Letter: BC school budget plays by the rules

Editor, The Spotlight:

We’d like to take the time to clear up some inaccuracies in the letter to The Spotlight written by Fred DiMaggio.

In his letter, the author states that “the Bethlehem administration and unions have opted for a 4.6 percent pay raise, while laying off teachers and cutting needed programs.” This is not the case.

An increase of $92,030 in the Administrative line in the proposed budget comes in part from a loss of state aid, namely Education Jobs Funding. The district has had to give back $12 million dollars in aid over the past three years through the Gap Elimination Adjustment so that the state legislature could balance its books on the back of public education.

We should also point out that the district budgeted for only the salary increases mandated by the Triborough Amendment, passed by those same Republicans and Democrats in the New York state legislature. Contract negotiations are underway, with all parties extremely sensitive to the financial challenges the district and community face. We should also note that all of the district’s bargaining units have either made concessions, deferments or taken freezes over the past three years.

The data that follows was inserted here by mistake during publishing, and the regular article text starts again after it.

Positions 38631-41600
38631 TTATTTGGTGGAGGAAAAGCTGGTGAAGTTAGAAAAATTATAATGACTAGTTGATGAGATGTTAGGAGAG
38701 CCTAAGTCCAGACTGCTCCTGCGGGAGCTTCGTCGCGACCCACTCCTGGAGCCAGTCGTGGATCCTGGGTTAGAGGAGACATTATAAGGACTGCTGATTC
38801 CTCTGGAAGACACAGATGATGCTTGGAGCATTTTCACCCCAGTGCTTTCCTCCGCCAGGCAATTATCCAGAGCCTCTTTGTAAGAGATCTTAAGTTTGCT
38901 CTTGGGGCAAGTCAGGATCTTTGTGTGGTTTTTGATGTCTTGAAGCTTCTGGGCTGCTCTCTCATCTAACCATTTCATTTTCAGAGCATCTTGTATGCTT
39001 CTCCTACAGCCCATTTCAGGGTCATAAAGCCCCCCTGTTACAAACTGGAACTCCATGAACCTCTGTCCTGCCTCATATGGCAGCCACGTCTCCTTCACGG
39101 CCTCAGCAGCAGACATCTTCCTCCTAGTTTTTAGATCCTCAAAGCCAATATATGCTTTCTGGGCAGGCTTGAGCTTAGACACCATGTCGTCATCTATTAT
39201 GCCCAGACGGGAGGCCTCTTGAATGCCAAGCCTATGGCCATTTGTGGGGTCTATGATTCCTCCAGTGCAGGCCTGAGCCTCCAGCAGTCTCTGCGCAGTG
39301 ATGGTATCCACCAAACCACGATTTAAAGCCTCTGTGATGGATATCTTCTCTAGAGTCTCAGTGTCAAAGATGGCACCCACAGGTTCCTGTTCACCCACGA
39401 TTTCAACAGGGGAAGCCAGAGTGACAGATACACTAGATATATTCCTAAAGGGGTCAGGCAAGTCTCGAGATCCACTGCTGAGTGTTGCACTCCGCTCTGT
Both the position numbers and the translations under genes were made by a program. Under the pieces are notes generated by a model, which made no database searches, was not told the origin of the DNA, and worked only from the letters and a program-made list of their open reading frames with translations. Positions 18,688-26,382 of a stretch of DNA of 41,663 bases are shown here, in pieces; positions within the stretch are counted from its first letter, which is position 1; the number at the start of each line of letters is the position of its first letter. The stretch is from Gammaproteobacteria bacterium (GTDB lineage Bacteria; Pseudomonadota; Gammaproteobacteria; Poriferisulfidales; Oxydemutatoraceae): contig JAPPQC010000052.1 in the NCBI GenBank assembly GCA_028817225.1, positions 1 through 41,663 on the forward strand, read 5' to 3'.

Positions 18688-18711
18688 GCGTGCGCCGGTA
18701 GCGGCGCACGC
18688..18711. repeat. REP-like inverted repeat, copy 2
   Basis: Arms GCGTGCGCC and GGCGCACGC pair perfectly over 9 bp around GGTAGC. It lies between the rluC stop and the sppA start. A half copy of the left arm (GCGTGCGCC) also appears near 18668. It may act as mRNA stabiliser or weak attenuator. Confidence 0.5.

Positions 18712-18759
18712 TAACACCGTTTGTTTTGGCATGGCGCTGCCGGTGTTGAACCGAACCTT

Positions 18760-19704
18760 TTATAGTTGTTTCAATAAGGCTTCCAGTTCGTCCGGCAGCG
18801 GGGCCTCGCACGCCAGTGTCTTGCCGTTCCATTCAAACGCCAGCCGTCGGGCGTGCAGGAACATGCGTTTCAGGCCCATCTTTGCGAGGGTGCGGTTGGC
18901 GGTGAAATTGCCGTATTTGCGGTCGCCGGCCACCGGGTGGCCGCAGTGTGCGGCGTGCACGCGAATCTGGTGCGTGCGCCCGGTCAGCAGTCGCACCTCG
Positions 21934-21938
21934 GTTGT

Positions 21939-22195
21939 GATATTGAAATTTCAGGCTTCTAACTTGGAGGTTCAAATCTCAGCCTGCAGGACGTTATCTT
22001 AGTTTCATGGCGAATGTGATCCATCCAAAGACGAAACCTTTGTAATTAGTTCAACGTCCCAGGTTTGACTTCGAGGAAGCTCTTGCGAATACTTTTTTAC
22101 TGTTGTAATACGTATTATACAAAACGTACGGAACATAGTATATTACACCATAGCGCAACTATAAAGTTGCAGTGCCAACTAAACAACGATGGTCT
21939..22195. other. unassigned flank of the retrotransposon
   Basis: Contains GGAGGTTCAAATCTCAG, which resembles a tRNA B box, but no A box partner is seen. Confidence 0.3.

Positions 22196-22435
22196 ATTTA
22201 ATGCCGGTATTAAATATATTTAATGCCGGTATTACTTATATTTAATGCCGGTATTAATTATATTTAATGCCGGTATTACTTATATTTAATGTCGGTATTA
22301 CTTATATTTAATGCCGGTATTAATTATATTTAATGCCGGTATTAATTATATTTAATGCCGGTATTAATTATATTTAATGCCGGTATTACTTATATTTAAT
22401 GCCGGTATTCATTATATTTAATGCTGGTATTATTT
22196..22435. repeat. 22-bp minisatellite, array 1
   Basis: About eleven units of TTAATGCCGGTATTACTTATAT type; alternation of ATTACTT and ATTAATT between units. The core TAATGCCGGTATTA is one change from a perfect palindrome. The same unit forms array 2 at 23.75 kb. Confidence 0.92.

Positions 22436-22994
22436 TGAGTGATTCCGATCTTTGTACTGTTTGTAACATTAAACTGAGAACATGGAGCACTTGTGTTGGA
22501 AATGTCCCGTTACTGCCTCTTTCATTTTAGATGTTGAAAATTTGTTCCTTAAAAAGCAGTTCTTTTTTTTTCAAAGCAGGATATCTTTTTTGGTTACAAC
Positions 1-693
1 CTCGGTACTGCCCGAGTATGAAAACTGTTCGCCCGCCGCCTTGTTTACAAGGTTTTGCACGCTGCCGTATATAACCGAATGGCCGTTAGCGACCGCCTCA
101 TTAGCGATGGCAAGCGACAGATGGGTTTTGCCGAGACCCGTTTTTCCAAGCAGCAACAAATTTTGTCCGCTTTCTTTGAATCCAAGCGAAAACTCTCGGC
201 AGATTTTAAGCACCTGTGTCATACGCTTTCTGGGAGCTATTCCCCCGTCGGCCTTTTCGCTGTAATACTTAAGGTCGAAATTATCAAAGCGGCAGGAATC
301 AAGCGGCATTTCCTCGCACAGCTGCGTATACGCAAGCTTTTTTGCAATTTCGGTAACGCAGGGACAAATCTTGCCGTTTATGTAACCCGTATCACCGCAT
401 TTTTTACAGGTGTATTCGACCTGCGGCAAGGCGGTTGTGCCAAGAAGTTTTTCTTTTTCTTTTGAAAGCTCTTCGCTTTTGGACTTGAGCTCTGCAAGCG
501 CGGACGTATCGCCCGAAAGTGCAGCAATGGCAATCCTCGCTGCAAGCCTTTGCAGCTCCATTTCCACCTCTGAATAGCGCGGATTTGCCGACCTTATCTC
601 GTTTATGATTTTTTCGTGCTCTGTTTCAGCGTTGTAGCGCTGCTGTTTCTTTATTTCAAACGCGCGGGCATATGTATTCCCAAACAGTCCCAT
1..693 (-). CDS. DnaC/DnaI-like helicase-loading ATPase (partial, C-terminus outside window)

The characterization of the district not abiding by a “2% tax cap” is misleading and we’d hate for the author or anyone else to think we are somehow out of compliance with a mythical tax cap. The much -touted two percent “tax cap” does not restrict any proposed tax levy increase to 2 percent. The law determines what level of support is needed for a budget to pass. Under the law, if the district had proposed a tax levy of $58.6 million, or a 2.94 percent increase, the budget would only need a simple majority to pass. After cutting $3.8 million, the Board decided on a tax levy of $59.2 million, or a 3.99 percent increase, in order to preserve some programming. At 3.99 percent, the budget proposes an increase of $81 per $100,000 of assessed value, versus an increase of $60 per $100,000 of assessed value that would have been levied at 2.94 percent. But that $20 difference now requires a supermajority to pass under the new tax levy legislation.

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